The Atlantic spotlights an awesome old project:
In 2002, Richman, of Radio Diaries, and his colleagues, Emily Botein of WNYC and independent producer Ben Shapiro, decided to try and capture what remained of that era. They tracked down New Yorkers who were among the last—and in some cases, the very last—to hold jobs in industries that were dying. [...] They came up with seven people—a Brooklyn fisherman, a water-tower builder,a cowbell maker, a knife-and-scissor grinder, a lighthouse keeper, an old-fashioned bra fitter, and a seltzer man—each more charming and quirky than the last. They talked to them, heard their stories, and created a series, "New York Works," which aired on WNYC's The Next Big Thing and on NPR's All Things Considered. In the years since, several of the subjects have passed away.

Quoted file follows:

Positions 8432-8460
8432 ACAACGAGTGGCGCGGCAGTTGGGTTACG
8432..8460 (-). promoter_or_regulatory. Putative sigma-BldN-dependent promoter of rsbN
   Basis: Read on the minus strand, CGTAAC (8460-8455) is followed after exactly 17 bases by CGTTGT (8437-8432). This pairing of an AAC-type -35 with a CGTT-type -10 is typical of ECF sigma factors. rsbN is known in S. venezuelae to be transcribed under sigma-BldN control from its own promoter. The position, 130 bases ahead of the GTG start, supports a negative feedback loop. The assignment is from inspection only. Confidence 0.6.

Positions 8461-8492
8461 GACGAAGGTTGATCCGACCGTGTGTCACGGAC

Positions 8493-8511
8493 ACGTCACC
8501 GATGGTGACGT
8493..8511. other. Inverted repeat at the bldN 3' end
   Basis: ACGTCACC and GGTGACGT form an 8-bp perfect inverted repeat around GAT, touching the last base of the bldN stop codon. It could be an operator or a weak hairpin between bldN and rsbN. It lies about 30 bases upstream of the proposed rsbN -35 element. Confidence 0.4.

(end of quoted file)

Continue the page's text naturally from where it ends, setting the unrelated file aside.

As Rebecca Rosen points out, Walter the seltzer man's story is almost unbearably wonderful. We join him at 2:30 in the afternoon, on his Bronx delivery route, as he tells us about the customer he's about to visit, whose name is Mildred Blitz. "Mrs. Blitz, she’s been on my route since before I was born," he says, "and she was buying seltzer from my father, and her parents bought from my grandparents, and now they’re gone, Mrs. Blitz’s husband’s gone, my father’s gone, and all that’s left from this story is me and Mrs. Blitz.”
He asks old Mrs. Blitz if she got all dressed up just for him, and Mrs. Blitz laughs and confides, "I mean, the seltzer is great, but it’s Walter. The seltzer isn’t the product, he’s the product.” Oh my god, it's so good, and so touching, and sad. More at the Atlantic, and at the Radio Diaries site.